EDeveraux115@gmail.com composed and sent a test email to hrcs@cdc.gov. Five minutes later, an automated reply arrived. The email header came from a Microsoft SMTP Server, which meant this was probably an internal Microsoft Exchange infrastructure, which meant CDC employees probably used Outlook calendars. Yes, this could be exploited. A team of specialists would see to it.


The candlelight gave Turlach Flanagan’s room above a pub in Belfast, Northern Ireland, a rustic feel, even though it was crammed with computer equipment. You’re knackered, he shouted and pounded his desk. He leaned back in his chair and rubbed his eyes. But what else besides Irish whiskey could numb the pain after losing his family during the troubles after the Irish Troubles?

He rose from his desk and staggered to his bathroom. The image in the mirror, with deep bags under his bloodshot eyes and greasy, grey hair, mostly pulled back and tied off into a ponytail with a rubber band, looked more like a homeless refugee than a former college professor.

How does your mind still function?

But maybe his mind wasn’t functioning so well after all.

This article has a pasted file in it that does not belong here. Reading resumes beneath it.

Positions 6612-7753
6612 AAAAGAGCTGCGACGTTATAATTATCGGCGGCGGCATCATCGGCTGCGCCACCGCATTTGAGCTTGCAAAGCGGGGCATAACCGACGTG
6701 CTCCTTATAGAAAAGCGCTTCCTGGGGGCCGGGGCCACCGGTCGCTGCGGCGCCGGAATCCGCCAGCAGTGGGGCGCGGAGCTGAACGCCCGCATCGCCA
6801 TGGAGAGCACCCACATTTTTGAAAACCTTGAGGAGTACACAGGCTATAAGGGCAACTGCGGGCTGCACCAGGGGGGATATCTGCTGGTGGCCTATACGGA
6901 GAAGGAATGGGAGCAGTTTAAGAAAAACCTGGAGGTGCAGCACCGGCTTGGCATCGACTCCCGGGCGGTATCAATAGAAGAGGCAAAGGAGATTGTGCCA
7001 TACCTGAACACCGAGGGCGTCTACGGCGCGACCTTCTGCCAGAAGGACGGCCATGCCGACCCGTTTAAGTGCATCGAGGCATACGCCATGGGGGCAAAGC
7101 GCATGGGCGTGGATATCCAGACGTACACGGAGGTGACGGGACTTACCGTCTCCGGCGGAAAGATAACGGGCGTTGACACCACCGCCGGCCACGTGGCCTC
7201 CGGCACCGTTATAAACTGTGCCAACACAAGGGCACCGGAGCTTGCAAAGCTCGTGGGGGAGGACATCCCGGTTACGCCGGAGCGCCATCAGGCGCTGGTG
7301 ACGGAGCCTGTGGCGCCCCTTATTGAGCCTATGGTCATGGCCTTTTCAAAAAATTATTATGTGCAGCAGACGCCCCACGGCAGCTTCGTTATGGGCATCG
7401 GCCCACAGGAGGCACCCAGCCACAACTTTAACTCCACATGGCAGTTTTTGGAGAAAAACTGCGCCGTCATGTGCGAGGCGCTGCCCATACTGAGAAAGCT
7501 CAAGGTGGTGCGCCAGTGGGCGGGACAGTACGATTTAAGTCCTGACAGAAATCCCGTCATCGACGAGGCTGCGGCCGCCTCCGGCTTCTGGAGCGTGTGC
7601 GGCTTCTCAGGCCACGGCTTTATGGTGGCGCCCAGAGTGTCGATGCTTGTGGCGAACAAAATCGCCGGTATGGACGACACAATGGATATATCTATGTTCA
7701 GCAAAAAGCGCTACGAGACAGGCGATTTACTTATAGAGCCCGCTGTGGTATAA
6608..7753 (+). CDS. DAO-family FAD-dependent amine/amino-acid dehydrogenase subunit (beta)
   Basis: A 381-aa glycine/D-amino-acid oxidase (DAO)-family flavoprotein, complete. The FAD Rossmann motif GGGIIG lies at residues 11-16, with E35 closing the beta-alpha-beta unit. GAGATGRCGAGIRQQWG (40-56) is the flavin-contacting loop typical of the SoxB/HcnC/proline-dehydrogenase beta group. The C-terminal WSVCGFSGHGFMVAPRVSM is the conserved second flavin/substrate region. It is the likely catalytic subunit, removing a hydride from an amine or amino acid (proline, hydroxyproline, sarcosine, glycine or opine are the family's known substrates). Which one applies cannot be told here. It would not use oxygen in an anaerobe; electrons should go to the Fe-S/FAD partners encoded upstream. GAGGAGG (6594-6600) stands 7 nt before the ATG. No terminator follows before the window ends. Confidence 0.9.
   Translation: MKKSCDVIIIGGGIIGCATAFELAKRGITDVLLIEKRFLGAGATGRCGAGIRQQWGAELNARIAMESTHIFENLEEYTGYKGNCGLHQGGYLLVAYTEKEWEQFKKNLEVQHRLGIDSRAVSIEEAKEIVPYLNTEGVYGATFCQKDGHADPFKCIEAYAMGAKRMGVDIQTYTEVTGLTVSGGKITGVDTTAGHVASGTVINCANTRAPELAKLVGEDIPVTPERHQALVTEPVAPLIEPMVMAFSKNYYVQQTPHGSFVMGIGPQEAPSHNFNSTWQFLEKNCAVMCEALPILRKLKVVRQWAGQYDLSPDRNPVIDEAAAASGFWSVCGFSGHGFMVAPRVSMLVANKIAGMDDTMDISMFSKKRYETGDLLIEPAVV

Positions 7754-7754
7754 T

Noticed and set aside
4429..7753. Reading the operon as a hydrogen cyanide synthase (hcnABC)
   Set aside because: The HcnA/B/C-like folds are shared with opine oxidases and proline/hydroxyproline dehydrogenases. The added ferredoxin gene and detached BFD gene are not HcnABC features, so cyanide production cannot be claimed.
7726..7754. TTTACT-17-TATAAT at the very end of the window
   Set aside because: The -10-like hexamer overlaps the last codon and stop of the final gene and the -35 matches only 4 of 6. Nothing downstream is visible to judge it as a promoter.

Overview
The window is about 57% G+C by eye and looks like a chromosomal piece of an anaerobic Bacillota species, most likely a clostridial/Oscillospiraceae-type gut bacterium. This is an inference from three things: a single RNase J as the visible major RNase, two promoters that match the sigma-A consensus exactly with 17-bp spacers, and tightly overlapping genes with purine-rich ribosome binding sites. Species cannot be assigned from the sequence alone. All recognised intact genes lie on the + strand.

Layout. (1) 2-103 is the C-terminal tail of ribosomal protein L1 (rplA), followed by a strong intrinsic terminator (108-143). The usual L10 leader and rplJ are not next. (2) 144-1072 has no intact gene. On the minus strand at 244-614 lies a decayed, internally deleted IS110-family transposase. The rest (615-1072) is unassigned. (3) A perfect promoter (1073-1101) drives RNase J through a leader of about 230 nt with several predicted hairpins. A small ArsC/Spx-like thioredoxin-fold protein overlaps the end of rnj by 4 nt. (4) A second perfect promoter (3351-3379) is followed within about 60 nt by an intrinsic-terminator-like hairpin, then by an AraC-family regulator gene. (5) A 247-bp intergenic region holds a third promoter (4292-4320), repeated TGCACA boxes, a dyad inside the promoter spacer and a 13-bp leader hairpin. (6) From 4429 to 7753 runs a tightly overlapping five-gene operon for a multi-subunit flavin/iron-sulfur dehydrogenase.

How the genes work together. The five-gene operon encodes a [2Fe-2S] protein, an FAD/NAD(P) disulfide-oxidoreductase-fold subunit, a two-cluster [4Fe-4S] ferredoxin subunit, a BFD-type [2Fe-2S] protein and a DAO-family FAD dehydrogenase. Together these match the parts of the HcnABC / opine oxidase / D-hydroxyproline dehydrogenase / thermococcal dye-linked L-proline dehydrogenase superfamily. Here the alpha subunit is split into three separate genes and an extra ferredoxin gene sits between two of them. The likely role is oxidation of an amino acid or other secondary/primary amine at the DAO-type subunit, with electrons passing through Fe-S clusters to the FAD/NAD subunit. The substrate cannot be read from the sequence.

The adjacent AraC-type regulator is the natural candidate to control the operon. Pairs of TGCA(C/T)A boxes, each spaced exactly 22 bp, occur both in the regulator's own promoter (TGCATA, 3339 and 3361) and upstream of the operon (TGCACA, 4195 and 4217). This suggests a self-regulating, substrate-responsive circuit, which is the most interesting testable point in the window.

He lurched back to his desk and stared at his work in progress. The laptop screen, Microsoft Exchange reference books, hand-drawn flow diagrams, code listings, and empty shot glasses all mocked him. He swept his arm across the desk, sending it all crashing to the floor. A lit candle also went flying, landing on the floor in the middle of all that paper. It smoldered and then ignited.

You nappy arwshe, maybe it’s time to get it over with.

Like a scientist monitoring an experiment, he watched the flames consume a few papers and then a notebook and now some newspapers. The carpet smoldered and plastic jewel cases around a few CDs started to melt, filling the room with acrid smoke. Would one hundred proof Irish whiskey put it out or make it worse?

He grabbed his last remaining unopened bottle, twisted off the cap, downed a swig, and then poured it over the growing flames. Ow! The flames jumped and singed his hand.

You’re a flaming eejit, but it’s not time to die in a ball o’ fire yet!

He ran back to his bathroom and filled a bucket with water. He ran back and poured it on the flames.